In both business and life in general, there are a variety of frustrating challenges that never seem to improve and continue to cause stress and hold up progress.
One particularly common challenge is defensive posturing, blame cultures and “Us Vs Them” mentalities.
“He’s getting ready for battle in there!” the receptionist said.
I walked into the meeting room and, sure enough, there he was. He’d arrived early to a meeting that wasn’t his, let himself in, had taken over the projector and already had a spreadsheet list up on the screen.
I didn’t look at the screen but I could guess what it was; a spreadsheet full of reasons why the delays in the work delivery were other people’s fault.
I introduced myself to the group of eight attendees from three different companies and, once everyone had their drinks and were settled, I started the session.
We had started 10 minutes late as the bickering had already begun – sometimes it’s good to let the energy rise a little.
I could see them worriedly eyeballing the spreadsheet displayed over my shoulder, reading the list of complaints and accusations.
I started: “I’ve been brought in as an objective facilitator to serve you and make sure you get the best, most productive solution for your time.
“I’ve considered the nature and scope of your challenge and designed a workshop process that will deliver what you need.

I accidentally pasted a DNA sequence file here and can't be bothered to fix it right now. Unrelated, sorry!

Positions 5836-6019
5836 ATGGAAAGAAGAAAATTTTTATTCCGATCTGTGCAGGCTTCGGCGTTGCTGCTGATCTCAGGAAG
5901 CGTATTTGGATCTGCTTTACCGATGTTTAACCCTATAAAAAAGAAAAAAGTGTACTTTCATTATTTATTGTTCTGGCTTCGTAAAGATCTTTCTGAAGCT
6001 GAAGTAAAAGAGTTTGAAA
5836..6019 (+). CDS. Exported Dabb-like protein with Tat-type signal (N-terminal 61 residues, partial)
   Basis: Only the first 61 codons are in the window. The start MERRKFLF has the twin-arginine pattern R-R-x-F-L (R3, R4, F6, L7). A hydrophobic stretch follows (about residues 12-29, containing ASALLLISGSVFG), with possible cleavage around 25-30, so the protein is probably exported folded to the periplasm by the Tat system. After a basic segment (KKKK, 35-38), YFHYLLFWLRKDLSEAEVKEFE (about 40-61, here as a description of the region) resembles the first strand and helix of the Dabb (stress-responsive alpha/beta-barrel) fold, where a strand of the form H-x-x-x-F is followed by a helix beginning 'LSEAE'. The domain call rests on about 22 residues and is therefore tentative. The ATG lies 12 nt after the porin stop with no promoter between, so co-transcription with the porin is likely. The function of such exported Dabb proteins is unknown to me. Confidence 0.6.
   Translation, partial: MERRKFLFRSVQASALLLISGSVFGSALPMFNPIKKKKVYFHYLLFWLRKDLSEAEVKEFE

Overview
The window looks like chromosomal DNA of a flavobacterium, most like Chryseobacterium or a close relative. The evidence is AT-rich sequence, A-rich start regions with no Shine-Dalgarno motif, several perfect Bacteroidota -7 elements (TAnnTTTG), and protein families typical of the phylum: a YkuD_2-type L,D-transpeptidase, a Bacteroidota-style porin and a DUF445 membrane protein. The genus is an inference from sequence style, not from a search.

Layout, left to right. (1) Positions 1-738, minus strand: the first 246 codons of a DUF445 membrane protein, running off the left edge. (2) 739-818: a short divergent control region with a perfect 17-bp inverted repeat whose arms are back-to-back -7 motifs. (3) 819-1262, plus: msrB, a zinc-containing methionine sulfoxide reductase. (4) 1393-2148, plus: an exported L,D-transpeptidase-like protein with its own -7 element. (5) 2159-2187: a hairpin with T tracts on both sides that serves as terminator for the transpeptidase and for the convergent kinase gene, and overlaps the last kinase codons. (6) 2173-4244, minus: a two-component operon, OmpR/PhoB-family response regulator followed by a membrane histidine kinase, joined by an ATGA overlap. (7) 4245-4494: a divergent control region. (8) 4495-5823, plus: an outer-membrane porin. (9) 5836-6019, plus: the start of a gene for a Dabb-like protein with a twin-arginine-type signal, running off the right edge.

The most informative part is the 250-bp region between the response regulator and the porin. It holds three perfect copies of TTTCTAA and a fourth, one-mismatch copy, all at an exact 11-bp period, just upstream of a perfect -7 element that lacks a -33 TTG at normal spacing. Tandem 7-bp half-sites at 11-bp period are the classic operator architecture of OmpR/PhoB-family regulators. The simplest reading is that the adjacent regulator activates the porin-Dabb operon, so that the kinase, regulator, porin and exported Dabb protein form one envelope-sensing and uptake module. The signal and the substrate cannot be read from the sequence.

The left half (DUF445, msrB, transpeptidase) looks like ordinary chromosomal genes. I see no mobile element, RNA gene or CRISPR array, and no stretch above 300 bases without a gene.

“I’ll just talk through the agenda quickly and we can get started…..
“Eh, now where’s the laptop connector?….oh, sorry do you mind if I just grab that to talk through our agenda….” 😎
We had a productive, full-day workshop where the attendees objectively analysed the issue they were all facing together. They came up with agreed reasons and causes and developed an action plan together to get the work back on track.
The spreadsheet never made an appearance again.
Even when some people are only there to bicker, fight their corner, be defensive and generally aren’t thinking in a productive and constructive way, a skilled facilitator will ensure a well-designed, practical, productive session that benefits ALL and won’t allow derailing.
Yes, facilitation costs money. Not as much as wasting time and salaries on several of the “other” types of sessions.
Does the above sound familiar? How many meetings have you endured in the past where the argument simply goes back and forth and then people leave, without any real resolution?
Written by Chris Cortopassi of Short Steps